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on your journey, i will bless you...

...and you will be a blessing

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Thanksgiving 2016: Too much pizza and politics, and a bittersweet bike ride.
dozing off
After having diarrhea for so long last night, I probably should've taken it easy today... but I didn't! I woke up early to run some errands (the bank, Sara's hotel, and the grocery store) and then I tried baking sugar cookies. I don't think I'd ever used my Hanukkah cookie cutters before. The cookies turned out ok, but I didn't have time to decorate them before Sara and I met Athena at the pizza parlor. She and I both love this pizza chain and don't have one near where we live, so we used being back in Louisiana as an excuse to go there and pig out. Sara doesn't like it as much as we do, but she didn't mind coming, especially since we used some money that Athena's mother-in-law gave her for gas to pay. I was terrified the whole time that I would get diarrhea again, but I lose all self-control around this pizza!

I'd meant to go back to Mom's and bake more cookies, but instead, we spent the afternoon at Aunt Connie's house, swinging, eating lemons, reading old issues of The Week, and... getting screamed at some more. Maybe "crazy people screaming" is just the new thing for Aunt Connie's house. On Wednesday, it was Olivia, and today, it was Aunt Connie. I can't even remember how politics/the election came up, but before I knew it, she was screaming about Hillary Clinton and Benghazi and e-mails. I know that politics are a passionate topic, but good grief, it is possible to talk about them without screaming in people's faces at the top of your lungs and foaming at the mouth. (I am not exaggerating.)

It was so scary and uncomfortable that Sara and I both clammed up and didn't say a word, and left shortly after. The ironic thing is that when I got into a debate about Trump with some of my cousins on Facebook, Aunt Connie saw it and sent me a private message because she "didn't want to say anything publicly." But then she actually sees me in person, for the only time all year, she has no problem ranting and coming unhinged. Maybe this is what happens when you live in a nasty, close-minded place like L-town and don't have a job. It reminded me to be grateful every day that I moved out of this town. Anyway, that marred a lot of Thanksgiving this year for me. Seeing Athena and Abram was definitely the highlight of it.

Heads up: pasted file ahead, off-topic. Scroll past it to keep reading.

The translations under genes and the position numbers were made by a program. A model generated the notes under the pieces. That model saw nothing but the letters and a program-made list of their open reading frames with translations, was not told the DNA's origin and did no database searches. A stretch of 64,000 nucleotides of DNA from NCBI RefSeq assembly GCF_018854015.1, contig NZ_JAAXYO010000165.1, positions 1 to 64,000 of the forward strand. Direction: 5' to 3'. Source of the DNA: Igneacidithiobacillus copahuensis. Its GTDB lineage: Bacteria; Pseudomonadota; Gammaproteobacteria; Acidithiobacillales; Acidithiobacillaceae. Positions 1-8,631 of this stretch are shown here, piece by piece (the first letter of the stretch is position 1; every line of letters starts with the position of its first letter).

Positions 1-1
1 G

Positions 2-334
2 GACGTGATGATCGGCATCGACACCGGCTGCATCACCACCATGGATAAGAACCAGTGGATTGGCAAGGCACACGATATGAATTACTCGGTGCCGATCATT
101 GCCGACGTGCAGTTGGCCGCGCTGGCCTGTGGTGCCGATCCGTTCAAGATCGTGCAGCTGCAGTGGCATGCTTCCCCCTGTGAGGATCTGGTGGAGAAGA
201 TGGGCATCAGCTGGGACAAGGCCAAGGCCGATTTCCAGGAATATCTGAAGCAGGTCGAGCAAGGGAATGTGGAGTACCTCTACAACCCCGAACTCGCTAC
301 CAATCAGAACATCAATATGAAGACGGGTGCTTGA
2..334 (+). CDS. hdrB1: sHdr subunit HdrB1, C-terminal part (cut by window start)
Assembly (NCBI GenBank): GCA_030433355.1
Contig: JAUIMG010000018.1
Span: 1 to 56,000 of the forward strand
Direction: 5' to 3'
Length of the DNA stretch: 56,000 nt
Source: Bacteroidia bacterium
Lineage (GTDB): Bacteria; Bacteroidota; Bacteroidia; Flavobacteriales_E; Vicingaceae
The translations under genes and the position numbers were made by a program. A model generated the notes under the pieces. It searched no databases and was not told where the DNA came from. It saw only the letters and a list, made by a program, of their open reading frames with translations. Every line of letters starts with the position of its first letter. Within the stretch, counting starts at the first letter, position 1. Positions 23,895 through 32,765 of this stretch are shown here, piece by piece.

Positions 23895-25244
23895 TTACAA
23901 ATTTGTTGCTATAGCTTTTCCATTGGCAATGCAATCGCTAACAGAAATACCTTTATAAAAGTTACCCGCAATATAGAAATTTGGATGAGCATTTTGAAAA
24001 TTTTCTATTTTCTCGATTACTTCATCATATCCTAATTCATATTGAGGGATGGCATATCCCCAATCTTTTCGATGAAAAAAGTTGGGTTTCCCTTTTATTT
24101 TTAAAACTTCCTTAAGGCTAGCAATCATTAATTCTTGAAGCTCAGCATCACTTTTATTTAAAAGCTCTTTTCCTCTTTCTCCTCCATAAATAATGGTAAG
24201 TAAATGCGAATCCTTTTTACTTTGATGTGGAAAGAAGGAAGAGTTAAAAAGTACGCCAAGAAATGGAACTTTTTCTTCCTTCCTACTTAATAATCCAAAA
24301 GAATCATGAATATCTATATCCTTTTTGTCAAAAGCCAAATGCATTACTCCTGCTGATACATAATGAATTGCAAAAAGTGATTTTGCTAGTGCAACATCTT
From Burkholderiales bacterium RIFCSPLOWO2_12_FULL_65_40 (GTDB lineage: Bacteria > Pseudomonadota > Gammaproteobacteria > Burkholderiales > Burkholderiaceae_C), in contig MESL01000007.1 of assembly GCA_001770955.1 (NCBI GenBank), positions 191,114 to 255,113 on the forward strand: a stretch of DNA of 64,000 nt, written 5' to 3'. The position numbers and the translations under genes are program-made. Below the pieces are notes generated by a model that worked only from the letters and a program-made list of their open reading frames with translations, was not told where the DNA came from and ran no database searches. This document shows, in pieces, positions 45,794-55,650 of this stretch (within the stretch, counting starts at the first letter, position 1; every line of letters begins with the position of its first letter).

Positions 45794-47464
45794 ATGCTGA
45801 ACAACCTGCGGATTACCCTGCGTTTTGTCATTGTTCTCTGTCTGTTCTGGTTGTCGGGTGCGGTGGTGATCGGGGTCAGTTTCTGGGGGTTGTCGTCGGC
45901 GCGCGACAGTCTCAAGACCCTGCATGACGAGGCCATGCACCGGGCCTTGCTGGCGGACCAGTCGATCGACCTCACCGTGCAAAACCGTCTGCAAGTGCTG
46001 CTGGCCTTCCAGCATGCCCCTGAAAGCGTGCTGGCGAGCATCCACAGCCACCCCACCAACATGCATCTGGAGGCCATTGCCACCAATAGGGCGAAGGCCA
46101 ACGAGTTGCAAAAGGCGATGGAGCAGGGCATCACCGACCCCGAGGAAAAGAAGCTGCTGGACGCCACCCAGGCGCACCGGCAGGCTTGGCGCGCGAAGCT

But there are still sane people in L-town. On Friday evening, I rode Mom's bike to my hometown temple for Shabbat services. I didn't have time to make any Hanukkah cookies to bring, but a lot of people are traveling and there was a small crowd, anyway. I didn't see Paul or Sandy or the G's or the D's. Jacob and George (the lay-leader) were there, and a few other familiar faces. I really miss the simplicity of this temple. I miss knowing almost everyone in the congregation. I miss the worn, old gray Gates of Prayer siddurs and being able to ride my bike to services. (I live too far from the temple in L-city to bike, and I feel like everything there has to be a show.) Riding through my old neighborhood to this temple will always be my favorite bike-route in the world. I loved seeing all the Christmas lights on the way.

After temple, I finally got around to making some Hanukkah cookies. I guess I'll take them to work on Monday.


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